Christmas is just around the corner and if you need a breather from holiday baking and gift buying, then settle down with a hot cup of tea and enjoy this week's Wright Society Newsletter. This issue brings a lost Wright back to virtual life; a photo tour of the Winslow House; and the presidential prairie home in Decatur.
So relax and enjoy! As always, Stay Calm and Wright On!
Something For Everyone on Your List
Happy Gifting this holiday season!
You know—it is not too late to get some unique items for those few names left on your list. Expedited shipping options are available!
Save an automatic 20% on select Limited Edition Teco vases or use discount code GIFT16 at checkout when purchasing one of our special Holiday Gift Boxes for 15% off.
You can also grab some fantastic stocking stuffers that will surprise and delight—like our Ornaments, Mini Screens, or Teco vase accessories!
There's little more than a week left and we hope to help you finish the season strong!
Wright In Racine Visits Wright In River Forest
Wright in Racine's Mark Hertzberg took a bit of a road trip to come down from Wisconsin to see Frank Lloyd Wright's iconic Winslow House in River Forest, IL. Check out his photos of the experience by following the link. Read more.
Bringing Pauson House Back To (Virtual) Life
Previously, we brought you the masterful work of 3D artist David Romero's efforts to bring Frank Lloyd Wright's Larkin Administration Building back to virtual life. Now David has worked his computer magic bringing another lost Wright back from the ashes: The Rose and Gertrude Pauson House. Follow the link to see some stunning visuals of this amazing house, as well as other exciting digital works. Read more.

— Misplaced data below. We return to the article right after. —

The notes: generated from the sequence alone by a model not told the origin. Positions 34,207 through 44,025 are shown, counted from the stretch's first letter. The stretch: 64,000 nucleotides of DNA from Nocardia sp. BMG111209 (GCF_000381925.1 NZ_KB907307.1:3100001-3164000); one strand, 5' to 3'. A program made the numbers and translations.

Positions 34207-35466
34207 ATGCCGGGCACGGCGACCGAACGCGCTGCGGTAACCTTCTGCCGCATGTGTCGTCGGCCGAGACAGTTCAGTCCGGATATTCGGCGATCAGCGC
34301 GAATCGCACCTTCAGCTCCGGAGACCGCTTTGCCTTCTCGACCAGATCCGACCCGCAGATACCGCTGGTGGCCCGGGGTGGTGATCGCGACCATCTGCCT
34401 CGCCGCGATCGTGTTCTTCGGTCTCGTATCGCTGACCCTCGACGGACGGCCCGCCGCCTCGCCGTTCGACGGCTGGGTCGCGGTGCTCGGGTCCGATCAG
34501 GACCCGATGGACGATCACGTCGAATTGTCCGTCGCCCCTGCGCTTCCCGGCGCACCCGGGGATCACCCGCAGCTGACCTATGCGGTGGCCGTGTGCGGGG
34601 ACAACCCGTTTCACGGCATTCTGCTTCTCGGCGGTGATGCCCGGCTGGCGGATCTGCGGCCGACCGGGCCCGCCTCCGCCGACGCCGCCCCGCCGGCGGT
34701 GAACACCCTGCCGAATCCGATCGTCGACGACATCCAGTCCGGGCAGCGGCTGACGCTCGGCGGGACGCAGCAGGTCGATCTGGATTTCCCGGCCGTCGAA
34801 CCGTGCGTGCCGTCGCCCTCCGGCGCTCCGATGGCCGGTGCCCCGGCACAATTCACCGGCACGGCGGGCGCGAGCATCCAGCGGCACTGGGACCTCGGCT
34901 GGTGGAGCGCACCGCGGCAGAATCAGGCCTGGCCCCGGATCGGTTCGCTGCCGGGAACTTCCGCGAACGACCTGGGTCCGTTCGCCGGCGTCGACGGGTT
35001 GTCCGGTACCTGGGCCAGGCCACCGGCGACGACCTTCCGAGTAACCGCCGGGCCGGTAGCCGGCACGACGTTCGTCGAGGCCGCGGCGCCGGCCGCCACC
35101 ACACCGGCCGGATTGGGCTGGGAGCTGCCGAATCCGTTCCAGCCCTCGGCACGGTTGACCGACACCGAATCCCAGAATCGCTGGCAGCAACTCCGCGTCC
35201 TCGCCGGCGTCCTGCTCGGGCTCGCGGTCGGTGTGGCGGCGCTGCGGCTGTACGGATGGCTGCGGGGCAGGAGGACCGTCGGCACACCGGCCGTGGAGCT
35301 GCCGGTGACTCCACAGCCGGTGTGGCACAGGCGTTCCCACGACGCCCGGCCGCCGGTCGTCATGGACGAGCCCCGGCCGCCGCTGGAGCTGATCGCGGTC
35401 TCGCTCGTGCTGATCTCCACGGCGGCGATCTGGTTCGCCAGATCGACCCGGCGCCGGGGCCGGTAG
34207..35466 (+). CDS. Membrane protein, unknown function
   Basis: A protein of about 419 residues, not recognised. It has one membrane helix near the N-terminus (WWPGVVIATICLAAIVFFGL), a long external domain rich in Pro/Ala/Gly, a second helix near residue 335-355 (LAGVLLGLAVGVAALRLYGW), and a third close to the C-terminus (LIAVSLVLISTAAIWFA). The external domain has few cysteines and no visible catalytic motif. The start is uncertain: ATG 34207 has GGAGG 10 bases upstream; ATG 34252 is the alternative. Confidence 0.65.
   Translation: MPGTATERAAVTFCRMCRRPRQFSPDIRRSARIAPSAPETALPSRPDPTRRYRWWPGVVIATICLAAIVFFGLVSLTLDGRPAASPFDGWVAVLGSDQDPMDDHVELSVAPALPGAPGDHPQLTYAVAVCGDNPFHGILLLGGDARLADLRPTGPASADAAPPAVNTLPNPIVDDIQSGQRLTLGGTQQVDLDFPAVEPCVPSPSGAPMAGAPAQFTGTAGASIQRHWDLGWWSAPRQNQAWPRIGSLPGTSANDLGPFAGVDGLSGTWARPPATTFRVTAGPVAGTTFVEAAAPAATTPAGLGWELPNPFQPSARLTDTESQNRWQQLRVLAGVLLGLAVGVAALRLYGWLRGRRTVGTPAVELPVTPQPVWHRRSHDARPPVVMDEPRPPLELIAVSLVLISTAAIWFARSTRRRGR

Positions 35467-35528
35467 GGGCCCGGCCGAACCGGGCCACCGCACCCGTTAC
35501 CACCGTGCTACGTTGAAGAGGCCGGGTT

Adolph Mueller House: Millikin's "White House"
The Herald & Review reports that the Marion Mahony-designed Adolph Mueller House (or No. 4 Millikin Place as it's know by architecture buffs in Decatur, IL) is back serving as Millikin University's "White House" for the school's fifteenth President, Patrick White and his wife, Chris.
The home served as the University's President's abode many years ago, but the school divested itself of the house after financial difficulties arose. Now it's been bought back by the University that is proud to see its return.
That pride will be on display, thanks to the attention brought one by a few tours from Chicago this year, thus helping to introduce the home and its nearby Prairie School neighbors to a wider audience of architectural appreciators. Follow the link to learn more. Read more.
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